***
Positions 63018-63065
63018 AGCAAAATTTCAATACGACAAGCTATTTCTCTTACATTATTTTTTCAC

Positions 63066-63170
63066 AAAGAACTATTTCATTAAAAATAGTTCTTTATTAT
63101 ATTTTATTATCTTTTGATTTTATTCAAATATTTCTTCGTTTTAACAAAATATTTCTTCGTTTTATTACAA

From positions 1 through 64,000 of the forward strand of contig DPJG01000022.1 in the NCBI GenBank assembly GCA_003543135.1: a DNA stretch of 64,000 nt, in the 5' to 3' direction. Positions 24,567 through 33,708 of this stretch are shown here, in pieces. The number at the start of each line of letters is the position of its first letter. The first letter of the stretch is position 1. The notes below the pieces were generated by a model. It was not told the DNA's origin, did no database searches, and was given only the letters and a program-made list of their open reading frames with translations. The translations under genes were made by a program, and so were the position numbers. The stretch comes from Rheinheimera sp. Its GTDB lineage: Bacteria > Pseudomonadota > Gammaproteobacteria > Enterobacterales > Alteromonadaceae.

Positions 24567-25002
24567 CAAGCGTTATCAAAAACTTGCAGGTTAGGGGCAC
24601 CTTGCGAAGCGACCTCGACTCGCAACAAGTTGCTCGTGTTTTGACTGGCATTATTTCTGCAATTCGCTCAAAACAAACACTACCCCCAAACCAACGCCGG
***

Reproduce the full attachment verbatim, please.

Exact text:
Positions 63018-63065
63018 AGCAAAATTTCAATACGACAAGCTATTTCTCTTACATTATTTTTTCAC

Positions 63066-63170
63066 AAAGAACTATTTCATTAAAAATAGTTCTTTATTAT
63101 ATTTTATTATCTTTTGATTTTATTCAAATATTTCTTCGTTTTAACAAAATATTTCTTCGTTTTATTACAA

From positions 1 through 64,000 of the forward strand of contig DPJG01000022.1 in the NCBI GenBank assembly GCA_003543135.1: a DNA stretch of 64,000 nt, in the 5' to 3' direction. Positions 24,567 through 33,708 of this stretch are shown here, in pieces. The number at the start of each line of letters is the position of its first letter. The first letter of the stretch is position 1. The notes below the pieces were generated by a model. It was not told the DNA's origin, did no database searches, and was given only the letters and a program-made list of their open reading frames with translations. The translations under genes were made by a program, and so were the position numbers. The stretch comes from Rheinheimera sp. Its GTDB lineage: Bacteria > Pseudomonadota > Gammaproteobacteria > Enterobacterales > Alteromonadaceae.

Positions 24567-25002
24567 CAAGCGTTATCAAAAACTTGCAGGTTAGGGGCAC
24601 CTTGCGAAGCGACCTCGACTCGCAACAAGTTGCTCGTGTTTTGACTGGCATTATTTCTGCAATTCGCTCAAAACAAACACTACCCCCAAACCAACGCCGG